INDIANAPOLIS, Wednesday, Nov. 14, 2001 - 1999 Indy Racing champion Greg Ray escaped injury Nov. 14 in a testing crash at the Indianapolis Motor Speedway during his on-track debut with Kelley Racing. Ray, 35, was starting what was to be a...
INDIANAPOLIS, Wednesday, Nov. 14, 2001 - 1999 Indy Racing champion Greg Ray escaped injury Nov. 14 in a testing crash at the Indianapolis Motor Speedway during his on-track debut with Kelley Racing.
Ray, 35, was starting what was to be a two-day "introduction" test when the rear end of his car came around as he entered Turn 1. The car then hit the outside wall, became airborne after its front wheels began sliding on the inside grass and did a complete roll in the air before landing on all four wheels.
Shaken but unharmed, Ray climbed from his Dallara/Oldsmobile/Firestone machine without assistance. "After impact, the back of the car collapsed," Ray said. "The car did a pirouette in the air and landed back on all fours. I still had the motor running, came to a dead stop, turned the motor off and crawled out. "Luckily, I'm in good enough shape and cars are of such high-tech construction you walk away from something like that."
Team general manager Jim Freudenberg agreed that Ray's fitness helped him avoid injury in the accident. Ray, who signed with Kelley Racing only two weeks ago, and Kelley veteran Scott Sharp are lean drivers who work out regularly.
The accident happened at 11:50 a.m. (EST), only minutes after Ray drove onto the track where he won the Indianapolis 500 pole in 2000. Freudenberg noted that Ray and former Kelley Racing driver Dismore, whom Ray replaced, have dissimilar driving styles and that one of the reasons for this mid-November test on a surprisingly warm Indian summer day was to begin assessing the setup changes needed to make the car comfortable for Ray.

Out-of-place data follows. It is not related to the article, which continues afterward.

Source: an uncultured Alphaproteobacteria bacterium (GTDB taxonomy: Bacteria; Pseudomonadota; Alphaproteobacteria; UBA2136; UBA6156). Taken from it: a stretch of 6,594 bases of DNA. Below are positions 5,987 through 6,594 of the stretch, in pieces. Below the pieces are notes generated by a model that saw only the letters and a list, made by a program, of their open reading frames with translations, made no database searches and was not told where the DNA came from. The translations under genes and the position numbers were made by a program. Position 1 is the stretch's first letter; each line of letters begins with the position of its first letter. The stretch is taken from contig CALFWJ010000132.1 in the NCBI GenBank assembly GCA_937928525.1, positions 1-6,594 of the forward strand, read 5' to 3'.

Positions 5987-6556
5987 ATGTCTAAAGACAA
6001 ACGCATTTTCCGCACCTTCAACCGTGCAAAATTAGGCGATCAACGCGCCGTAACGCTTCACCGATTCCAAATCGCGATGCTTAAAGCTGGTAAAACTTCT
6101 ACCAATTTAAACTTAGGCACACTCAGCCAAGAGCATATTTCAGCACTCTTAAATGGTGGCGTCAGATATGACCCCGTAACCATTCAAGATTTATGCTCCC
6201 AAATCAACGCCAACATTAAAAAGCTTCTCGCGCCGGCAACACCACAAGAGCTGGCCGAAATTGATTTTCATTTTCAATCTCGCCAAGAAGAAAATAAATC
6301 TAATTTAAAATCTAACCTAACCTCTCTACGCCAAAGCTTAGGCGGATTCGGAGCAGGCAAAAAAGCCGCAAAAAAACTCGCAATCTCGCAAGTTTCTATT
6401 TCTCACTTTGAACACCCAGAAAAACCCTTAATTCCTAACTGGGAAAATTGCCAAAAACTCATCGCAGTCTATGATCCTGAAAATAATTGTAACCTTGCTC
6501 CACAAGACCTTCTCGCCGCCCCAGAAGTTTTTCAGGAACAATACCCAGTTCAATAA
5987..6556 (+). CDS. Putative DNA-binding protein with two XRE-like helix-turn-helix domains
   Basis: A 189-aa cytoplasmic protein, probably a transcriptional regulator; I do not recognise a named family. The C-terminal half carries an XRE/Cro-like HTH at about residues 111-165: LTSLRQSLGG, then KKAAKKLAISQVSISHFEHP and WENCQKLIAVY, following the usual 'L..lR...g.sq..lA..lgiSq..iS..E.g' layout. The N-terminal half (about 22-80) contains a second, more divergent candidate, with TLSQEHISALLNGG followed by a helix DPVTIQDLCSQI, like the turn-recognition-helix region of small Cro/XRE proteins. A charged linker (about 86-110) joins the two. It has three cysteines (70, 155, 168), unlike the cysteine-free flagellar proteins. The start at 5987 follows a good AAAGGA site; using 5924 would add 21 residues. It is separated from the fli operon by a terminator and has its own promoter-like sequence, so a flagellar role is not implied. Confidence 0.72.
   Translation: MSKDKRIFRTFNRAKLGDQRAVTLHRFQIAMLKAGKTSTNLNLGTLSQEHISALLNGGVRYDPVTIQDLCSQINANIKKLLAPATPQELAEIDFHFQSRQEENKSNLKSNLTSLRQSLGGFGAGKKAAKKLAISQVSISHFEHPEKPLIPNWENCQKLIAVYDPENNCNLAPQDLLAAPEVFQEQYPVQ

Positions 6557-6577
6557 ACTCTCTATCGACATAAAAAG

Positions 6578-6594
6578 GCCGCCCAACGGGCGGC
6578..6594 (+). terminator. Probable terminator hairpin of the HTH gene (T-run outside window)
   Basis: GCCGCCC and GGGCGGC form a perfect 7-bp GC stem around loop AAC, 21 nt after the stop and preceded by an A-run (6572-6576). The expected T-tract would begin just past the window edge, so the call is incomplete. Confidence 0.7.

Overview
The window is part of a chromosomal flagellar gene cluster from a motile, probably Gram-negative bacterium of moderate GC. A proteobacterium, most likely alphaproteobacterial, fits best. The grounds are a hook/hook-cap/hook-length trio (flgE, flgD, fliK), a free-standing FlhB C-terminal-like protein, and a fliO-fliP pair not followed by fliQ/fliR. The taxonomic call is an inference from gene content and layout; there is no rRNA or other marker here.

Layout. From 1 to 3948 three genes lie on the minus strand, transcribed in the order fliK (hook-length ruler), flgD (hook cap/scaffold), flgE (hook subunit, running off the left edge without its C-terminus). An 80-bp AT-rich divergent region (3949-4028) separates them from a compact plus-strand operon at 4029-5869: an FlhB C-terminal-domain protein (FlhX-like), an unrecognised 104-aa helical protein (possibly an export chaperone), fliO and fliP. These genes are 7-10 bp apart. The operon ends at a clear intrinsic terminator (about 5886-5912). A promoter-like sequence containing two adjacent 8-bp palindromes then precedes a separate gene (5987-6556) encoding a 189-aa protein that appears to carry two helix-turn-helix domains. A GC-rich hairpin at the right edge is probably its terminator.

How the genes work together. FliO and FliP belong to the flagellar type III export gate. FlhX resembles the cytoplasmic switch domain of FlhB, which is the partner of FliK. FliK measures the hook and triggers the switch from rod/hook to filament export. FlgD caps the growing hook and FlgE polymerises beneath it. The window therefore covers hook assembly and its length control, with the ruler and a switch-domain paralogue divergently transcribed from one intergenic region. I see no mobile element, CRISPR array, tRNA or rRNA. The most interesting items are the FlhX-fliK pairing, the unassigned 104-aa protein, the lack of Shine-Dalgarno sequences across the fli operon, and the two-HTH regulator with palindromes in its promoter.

"Greg knows what kind of car he likes to drive," Freudenberg said. "He's won a lot of races and a championship. I think he'll be instrumental in guiding us in the direction of where he's comfortable."
A complete car damage assessment will be made back at the shop. Freudenberg said there was heavy damage in the rear of the car and thought the gearbox, bell housing and the main plane of the rear wing would have to be replaced.
"The tub looks fine," he said. "Thankfully, nobody was hurt. That's the only thing we can't replace. All this other stuff is inmaterial." Prior to taking the car out for the first time, Ray revealed he was renting an apartment in Indianapolis to spend part of the winter in close contact with his crew, headed by chief John Worth and engineer Eric Bretzman. Ray's home is in Plano, Texas.
"This opens up a whole different door of opportunity to be part of a program that is a little more diversified," Ray said before the test started. "It's one I'm completely excited and thankful for.
"This is a last-minute test. It just happened to present itself as an opportunity, because there are a lot of new faces for me to get to know, and a lot of these guys to get to know me. As much as anything, this is about building chemistry, getting to know personalities and understanding articulation of what I mean when I say 'gray' and when they say 'black.' Every engineer, mechanic and driver explains himself in a different way, and you have to learn to define."
Because of the accident, the second day of testing Thursday was canceled.